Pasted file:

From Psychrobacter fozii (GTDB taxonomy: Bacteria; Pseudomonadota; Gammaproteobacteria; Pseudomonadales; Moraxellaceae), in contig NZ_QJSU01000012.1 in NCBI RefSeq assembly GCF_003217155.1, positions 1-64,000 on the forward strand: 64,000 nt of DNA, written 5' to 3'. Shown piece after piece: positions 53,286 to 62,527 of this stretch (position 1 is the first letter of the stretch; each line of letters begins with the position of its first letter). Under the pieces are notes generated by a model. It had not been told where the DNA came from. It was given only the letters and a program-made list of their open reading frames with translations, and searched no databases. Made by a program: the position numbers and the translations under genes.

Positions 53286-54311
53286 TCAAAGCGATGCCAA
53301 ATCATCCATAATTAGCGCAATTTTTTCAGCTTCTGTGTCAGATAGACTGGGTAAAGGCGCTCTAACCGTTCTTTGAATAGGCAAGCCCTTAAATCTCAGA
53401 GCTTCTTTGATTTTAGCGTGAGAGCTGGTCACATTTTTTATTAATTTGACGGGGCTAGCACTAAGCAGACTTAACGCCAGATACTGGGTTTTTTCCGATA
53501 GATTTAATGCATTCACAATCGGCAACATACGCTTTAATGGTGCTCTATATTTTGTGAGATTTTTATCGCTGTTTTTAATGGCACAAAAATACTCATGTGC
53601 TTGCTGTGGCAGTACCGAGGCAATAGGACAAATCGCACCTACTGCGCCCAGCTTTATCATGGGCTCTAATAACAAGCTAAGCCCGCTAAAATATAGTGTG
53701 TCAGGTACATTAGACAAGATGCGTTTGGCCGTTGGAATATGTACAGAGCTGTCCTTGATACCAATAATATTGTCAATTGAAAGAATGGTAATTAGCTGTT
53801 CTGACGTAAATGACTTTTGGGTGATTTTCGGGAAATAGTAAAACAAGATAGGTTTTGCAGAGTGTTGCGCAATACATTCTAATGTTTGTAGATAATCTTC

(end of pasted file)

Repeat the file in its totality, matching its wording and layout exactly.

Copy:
From Psychrobacter fozii (GTDB taxonomy: Bacteria; Pseudomonadota; Gammaproteobacteria; Pseudomonadales; Moraxellaceae), in contig NZ_QJSU01000012.1 in NCBI RefSeq assembly GCF_003217155.1, positions 1-64,000 on the forward strand: 64,000 nt of DNA, written 5' to 3'. Shown piece after piece: positions 53,286 to 62,527 of this stretch (position 1 is the first letter of the stretch; each line of letters begins with the position of its first letter). Under the pieces are notes generated by a model. It had not been told where the DNA came from. It was given only the letters and a program-made list of their open reading frames with translations, and searched no databases. Made by a program: the position numbers and the translations under genes.

Positions 53286-54311
53286 TCAAAGCGATGCCAA
53301 ATCATCCATAATTAGCGCAATTTTTTCAGCTTCTGTGTCAGATAGACTGGGTAAAGGCGCTCTAACCGTTCTTTGAATAGGCAAGCCCTTAAATCTCAGA
53401 GCTTCTTTGATTTTAGCGTGAGAGCTGGTCACATTTTTTATTAATTTGACGGGGCTAGCACTAAGCAGACTTAACGCCAGATACTGGGTTTTTTCCGATA
53501 GATTTAATGCATTCACAATCGGCAACATACGCTTTAATGGTGCTCTATATTTTGTGAGATTTTTATCGCTGTTTTTAATGGCACAAAAATACTCATGTGC
53601 TTGCTGTGGCAGTACCGAGGCAATAGGACAAATCGCACCTACTGCGCCCAGCTTTATCATGGGCTCTAATAACAAGCTAAGCCCGCTAAAATATAGTGTG
53701 TCAGGTACATTAGACAAGATGCGTTTGGCCGTTGGAATATGTACAGAGCTGTCCTTGATACCAATAATATTGTCAATTGAAAGAATGGTAATTAGCTGTT
53801 CTGACGTAAATGACTTTTGGGTGATTTTCGGGAAATAGTAAAACAAGATAGGTTTTGCAGAGTGTTGCGCAATACATTCTAATGTTTGTAGATAATCTTC